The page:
McFadden had been averaging about three and a half yards per carry to that point, take your shot...energize the fans—and more importantly—the team! Failing to make it costs almost nothing.
Sometimes the coach has to make the hard choice, sometimes he has to take a risk. Dennis Allen played it safe and allowed the Chargers to retain momentum and gain confidence.
Injuries to Key Players: Obviously, one or two players shouldn't make or break a team, but when those two players are your best deep threats and play-makers, it can.
With Denarius Moore and Jacoby Ford out with injury, the Raiders had virtually no legitimate deep threats to keep the safeties honest. This is part of the reason the running game was stagnant, and why most of Palmer's passes were check-downs to McFadden.
While Darrius Heyward-Bey, Rod Streater and Derek Hagan have good speed, they are not deep threats. They are possession type receivers. Knowing this, the Chargers were able to gamble on coverages and cheat close to the line to stop the run.
The Raiders simply didn't have the players to fully test the Chargers' secondary. This caused a ripple effect that forced the Raiders to "take what the defense gave them" rather than dictating the game and play "Raider football!"
All is not lost: As previously stated, the Raiders' defense was fantastic all game long—outside of those three, costly penalties on the long drive by the Chargers. There was almost no running room for the Charger backs as they were held to just 32 rushing yards on 20 attempts. Of course, there is room to improve, but Raider Nation should be happy with what they saw from the Silver and Black defense.
The Raiders also out-gained the Chargers 321 to 258, but due to conservative play calling, an uncomfortable running/blocking scheme and no real deep threats, the Raiders couldn't muster a touchdown until it was too late.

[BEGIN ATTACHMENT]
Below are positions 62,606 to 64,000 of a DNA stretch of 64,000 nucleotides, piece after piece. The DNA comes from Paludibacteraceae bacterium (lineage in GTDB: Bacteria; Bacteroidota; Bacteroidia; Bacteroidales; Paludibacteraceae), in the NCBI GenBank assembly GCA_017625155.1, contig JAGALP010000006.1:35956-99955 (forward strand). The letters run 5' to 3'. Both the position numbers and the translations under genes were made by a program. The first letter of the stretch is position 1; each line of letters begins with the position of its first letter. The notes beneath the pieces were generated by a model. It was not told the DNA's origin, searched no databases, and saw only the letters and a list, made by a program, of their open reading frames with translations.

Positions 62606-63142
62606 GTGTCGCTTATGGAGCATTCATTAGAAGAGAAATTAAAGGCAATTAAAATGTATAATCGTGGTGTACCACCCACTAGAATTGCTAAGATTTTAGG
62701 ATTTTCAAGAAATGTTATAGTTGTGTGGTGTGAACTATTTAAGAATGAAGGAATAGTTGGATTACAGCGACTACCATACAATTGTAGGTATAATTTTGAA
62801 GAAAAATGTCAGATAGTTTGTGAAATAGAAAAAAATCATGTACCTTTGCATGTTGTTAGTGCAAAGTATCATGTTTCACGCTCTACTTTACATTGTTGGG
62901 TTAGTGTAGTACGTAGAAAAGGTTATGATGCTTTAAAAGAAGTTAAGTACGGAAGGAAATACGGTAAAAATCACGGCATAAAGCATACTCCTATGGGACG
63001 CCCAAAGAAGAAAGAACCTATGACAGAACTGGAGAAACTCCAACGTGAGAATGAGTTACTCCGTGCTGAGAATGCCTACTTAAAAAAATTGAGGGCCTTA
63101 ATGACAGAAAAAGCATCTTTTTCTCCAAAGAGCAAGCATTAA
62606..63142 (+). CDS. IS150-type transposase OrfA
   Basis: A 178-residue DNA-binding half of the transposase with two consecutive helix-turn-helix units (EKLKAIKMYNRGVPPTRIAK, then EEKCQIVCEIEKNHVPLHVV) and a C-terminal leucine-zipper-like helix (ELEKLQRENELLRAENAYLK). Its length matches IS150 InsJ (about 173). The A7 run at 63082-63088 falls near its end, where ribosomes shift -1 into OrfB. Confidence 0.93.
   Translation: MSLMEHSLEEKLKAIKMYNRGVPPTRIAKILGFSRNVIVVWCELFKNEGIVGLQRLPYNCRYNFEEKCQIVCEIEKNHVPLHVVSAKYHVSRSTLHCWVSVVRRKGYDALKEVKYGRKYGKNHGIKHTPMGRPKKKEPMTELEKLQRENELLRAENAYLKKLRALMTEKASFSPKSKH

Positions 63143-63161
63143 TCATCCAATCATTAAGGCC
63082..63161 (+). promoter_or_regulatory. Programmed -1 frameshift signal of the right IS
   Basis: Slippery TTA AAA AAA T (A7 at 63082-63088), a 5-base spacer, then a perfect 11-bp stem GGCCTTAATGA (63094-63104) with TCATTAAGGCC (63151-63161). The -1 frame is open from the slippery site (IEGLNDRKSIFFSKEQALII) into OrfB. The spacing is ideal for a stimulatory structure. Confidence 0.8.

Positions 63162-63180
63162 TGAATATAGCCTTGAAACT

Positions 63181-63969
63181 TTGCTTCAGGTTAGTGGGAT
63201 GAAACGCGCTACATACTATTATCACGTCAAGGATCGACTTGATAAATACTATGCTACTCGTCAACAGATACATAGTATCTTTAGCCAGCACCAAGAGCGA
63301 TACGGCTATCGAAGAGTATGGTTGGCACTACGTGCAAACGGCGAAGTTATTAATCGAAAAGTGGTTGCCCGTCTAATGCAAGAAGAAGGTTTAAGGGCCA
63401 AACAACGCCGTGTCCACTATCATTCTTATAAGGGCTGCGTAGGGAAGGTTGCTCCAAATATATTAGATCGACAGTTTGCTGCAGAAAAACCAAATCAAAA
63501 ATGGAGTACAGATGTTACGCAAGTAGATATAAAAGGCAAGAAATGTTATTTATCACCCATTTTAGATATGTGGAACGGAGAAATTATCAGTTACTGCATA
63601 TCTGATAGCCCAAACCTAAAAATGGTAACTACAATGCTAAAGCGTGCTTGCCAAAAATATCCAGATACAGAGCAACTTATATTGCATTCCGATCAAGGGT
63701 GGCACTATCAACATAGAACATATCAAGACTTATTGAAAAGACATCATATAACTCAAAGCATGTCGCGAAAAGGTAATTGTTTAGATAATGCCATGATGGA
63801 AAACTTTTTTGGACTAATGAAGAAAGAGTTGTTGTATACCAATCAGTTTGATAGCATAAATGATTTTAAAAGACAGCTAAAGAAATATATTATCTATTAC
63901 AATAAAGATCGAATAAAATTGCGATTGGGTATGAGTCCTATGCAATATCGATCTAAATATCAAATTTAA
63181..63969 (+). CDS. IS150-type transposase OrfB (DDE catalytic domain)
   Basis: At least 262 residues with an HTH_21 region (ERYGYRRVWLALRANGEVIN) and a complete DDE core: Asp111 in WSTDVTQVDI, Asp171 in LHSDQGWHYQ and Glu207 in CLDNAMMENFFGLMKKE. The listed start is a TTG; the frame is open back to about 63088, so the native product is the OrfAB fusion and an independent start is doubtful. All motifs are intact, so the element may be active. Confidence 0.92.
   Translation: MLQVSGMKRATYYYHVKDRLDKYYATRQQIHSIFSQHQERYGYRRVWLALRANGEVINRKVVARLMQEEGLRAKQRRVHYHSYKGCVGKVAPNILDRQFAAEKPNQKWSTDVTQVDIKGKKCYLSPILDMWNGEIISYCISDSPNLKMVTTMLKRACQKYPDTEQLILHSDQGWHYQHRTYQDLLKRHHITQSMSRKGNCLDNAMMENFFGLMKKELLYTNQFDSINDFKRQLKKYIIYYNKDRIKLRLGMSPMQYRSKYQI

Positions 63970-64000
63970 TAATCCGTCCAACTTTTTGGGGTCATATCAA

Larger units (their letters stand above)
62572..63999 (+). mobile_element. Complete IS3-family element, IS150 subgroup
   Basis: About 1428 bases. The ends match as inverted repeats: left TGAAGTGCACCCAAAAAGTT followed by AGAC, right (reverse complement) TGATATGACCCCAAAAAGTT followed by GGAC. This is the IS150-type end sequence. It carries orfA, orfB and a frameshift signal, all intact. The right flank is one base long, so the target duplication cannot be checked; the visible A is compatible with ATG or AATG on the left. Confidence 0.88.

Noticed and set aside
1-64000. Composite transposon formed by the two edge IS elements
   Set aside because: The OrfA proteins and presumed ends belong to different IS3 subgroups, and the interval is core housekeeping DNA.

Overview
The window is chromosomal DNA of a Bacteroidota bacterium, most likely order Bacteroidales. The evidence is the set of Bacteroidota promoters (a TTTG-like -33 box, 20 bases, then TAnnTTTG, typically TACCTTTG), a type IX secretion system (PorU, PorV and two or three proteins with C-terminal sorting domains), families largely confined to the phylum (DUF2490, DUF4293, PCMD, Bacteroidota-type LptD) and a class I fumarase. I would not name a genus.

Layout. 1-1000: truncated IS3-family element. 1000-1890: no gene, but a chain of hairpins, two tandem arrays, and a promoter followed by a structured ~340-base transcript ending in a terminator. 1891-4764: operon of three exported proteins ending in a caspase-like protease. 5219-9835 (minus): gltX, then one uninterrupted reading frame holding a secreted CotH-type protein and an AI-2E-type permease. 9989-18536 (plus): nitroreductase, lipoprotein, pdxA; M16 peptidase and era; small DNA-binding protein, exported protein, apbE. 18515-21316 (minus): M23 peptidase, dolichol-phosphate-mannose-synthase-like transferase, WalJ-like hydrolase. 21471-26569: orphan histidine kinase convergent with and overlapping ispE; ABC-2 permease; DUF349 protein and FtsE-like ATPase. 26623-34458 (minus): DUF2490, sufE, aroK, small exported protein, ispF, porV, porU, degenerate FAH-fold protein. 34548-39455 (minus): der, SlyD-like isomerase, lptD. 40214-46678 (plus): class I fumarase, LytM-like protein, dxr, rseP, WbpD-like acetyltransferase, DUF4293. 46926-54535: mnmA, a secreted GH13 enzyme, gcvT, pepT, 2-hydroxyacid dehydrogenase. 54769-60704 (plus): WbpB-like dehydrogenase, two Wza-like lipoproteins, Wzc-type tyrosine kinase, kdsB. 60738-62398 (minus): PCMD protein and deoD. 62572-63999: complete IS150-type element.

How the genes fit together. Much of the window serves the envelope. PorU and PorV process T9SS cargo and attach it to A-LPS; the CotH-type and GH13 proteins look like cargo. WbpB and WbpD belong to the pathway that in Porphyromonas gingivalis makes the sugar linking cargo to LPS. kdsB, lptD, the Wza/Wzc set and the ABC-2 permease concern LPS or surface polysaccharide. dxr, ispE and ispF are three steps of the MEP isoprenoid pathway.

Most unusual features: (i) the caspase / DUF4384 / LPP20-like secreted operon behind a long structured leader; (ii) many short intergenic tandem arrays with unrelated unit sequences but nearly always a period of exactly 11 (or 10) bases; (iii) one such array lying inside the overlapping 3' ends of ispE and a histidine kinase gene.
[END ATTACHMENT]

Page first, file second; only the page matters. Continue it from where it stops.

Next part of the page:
Now, as usual, there are fans that will point to one or two players and attempt to place blame for the loss. Let's nip that in the bud, shall we?
Carson Palmer played extremely well going 32 of 47 for 297 yards, one touchdown and no interceptions. There were no "bone-head" throws or decisions from Palmer. There were some errant passes, but because the Chargers knew he had to pass, they were pressuring him constantly as the game wore on. This was NOT Palmer's fault.
Brandon Myers played great. He caught everything thrown to him—even when the ball was behind him or he was blanketed and in traffic. Myers made five catches for 65 yards, The Raiders do NOT need a new tight end, so just drop it.
Matt Giordano did NOT blow the coverage on the touchdown pass to Malcom Floyd. It was very clear in the replay that Floyd pushed off illegally, it just wasn't called.
This game came down to special teams—which weren't anything but "special." Losing your long snapper shouldn't cost you the game. You should always have a "Plan-B" for losing a specialist like Condo. Oakland needs to give Goethel snaps at long snapper in practice and find reliable and permanent return men.
To Close: Raider Nation needs to remember that Dennis Allen is a rookie head coach and is going to make mistakes and play it safe more frequently than many would like. However, this will change and improve as the season goes on. Allen hasn't even revealed his "coaching personality" yet. This will reveal itself in time; Raider fans need to be patient.
There were problems, but there are silver linings to be had. Rod Streater had his "rookie moments," but made some plays, Derek Hagan was a good addition, McFadden is healthy and explosive, Myers is asserting himself as a legitimate tight end in the NFL and the Raiders run defense is VASTLY improved from last year.
The NFL season is a marathon, not a sprint. There are 15 games remaining; plenty of time to get guys healthy, fix the problems on special teams and get comfortable in the new ZBS system.
The bottom line is that the Chargers didn't beat anyone. The Raiders beat themselves...again. Of course, this won't stop the "haters" from saying the Raiders got their butts kicked, but eight points does not constitute a "butt-kicking."
In the end, there is still a good base from which the Raiders can build.